Order Granting Conditional Certification and Authorizing Notice of Collective Action Lawsuit
Plaintiffs move for conditional certification of this proposed collective action for unpaid overtime compensation under section 216(b) of the Fair Labor Standards Act of 1938, 29 U.S.C. § 201 et seq. (ECF No. 18.) Defendants oppose conditional certification. (ECF No. 29.)
Plaintiffs Thomas Kruger III and Joseph Genrich are both former employers of Defendant Arrow Container, LLC ("Arrow"). They allege that their overtime wages were incorrectly calculated during their employment because Arrow did not include their incentive or bonus pay in determining their "regular rate." The FLSA requires employers to pay employees at one and one-half times their regular rate for all hours worked in a week in excess of forty hours. 29 U.S.C. § 207(a)(1). "Regular rate" includes an employee's hourly rate of pay plus any bonuses not excluded under 29 C.F.R. §§ 778.211—778.214. See 29 C.F.R. § 778.208. Bonuses that must be incorporated into an employee's regular rate for overtime purposes are bonuses that are promised to employees upon hiring, bonuses given to induce more efficient work, and bonuses awarded for attendance, production, or quality of work. See 29 C.F.R. § 778.211(c). Both Plaintiffs submitted affidavits in which they allege that they, as well as all other Arrow hourly employees, were compensated in the form of an hourly rate and a production bonus or incentive pay. (Kruger Aff., ECF No. 18-1; Genrich Aff., ECF No 18-2; Genrich Second Aff., ECF No. 32-1.) Plaintiffs also allege that such production bonus or incentive pay was not included in any employee's regular rate for the purposes of overtime calculation. (Genrich 2d Aff. ¶ 10, ECF No. 32-1.)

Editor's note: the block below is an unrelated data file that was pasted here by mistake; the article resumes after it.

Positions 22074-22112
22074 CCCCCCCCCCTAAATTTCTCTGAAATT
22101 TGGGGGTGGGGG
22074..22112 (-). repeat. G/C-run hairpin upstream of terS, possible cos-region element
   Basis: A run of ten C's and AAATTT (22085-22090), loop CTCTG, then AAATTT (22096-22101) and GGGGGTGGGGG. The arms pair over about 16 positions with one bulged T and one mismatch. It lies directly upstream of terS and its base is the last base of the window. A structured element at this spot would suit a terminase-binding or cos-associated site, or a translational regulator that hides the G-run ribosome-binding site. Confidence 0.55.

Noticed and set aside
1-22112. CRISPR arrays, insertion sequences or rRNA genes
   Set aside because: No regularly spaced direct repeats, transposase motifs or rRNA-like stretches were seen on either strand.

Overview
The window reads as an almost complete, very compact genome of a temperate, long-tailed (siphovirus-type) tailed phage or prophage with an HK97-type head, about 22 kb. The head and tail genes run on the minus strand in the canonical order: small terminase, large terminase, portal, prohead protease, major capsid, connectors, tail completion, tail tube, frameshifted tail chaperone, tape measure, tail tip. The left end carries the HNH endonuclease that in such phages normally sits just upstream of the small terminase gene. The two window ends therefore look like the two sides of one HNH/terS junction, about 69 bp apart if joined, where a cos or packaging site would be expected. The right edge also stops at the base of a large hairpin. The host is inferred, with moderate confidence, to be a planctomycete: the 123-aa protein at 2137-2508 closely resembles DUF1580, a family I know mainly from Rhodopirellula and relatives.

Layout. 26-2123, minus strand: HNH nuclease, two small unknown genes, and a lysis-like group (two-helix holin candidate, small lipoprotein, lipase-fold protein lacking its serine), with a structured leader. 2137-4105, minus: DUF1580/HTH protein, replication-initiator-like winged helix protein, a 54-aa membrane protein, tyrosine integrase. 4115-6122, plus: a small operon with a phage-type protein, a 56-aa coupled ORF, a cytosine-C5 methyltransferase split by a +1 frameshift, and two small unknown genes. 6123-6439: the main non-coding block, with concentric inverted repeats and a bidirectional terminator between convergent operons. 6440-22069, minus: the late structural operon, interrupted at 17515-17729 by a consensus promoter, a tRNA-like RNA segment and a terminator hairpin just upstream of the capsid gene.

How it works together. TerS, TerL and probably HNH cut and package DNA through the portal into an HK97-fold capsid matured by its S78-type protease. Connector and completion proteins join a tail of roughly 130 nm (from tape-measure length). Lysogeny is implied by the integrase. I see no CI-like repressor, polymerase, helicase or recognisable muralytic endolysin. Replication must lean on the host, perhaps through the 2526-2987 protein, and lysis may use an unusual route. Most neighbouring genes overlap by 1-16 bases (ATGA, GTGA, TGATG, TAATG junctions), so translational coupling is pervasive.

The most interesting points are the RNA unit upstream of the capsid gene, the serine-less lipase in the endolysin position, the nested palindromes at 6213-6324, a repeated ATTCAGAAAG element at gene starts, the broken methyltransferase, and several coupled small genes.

Under the FLSA, a collective action against an employer may be brought "by any one or more employees for and in behalf of himself or themselves and other employees similarly situated." 29 U.S.C. § 216(b). The FLSA does not define "similarly situated," but courts have held that it requires plaintiffs to make a "modest factual showing" at the outset of the case that they and the other employees were victims of a common policy that violated the law. Owens v. GLH Capital Enter., Inc., No. 3:16-cv-1109, 2017 WL 2985600, at *2 (S.D. Ill. July 13, 2017) (citations omitted); see also Fravel v. Cty. of Lake, No. 2:07-cv-253, 2008 WL 2704744, at *2 (N.D. Ind. July 7, 2008); Boyd v. Jupiter Aluminum Corp., No. 2:05-cv-227, 2006 WL 1518987, at *3 (N.D. Ind. May 31, 2006); Flores v. Lifeway Foods, 289 F.Supp.2d 1042, 1045 (N.D. Ill. 2003). The "modest factual showing" is a lenient burden of proof and is often based only upon the pleadings and any affidavits submitted by the parties. See Fravel, 2008 WL 2704744, at *2. At this conditional certification stage, courts accept as true the plaintiff's allegations and do not reach the merits of the FLSA claim. See id. (citing Hardin v. Harshbarger, 814 F. Supp. 703, 706 (N.D. Ill. 1998)). If conditional certification is granted, then, after discovery, the defendant may move for "decertification," where the court makes a factual determination of whether the plaintiffs are similarly situated based on a more complete record. Id., at *3.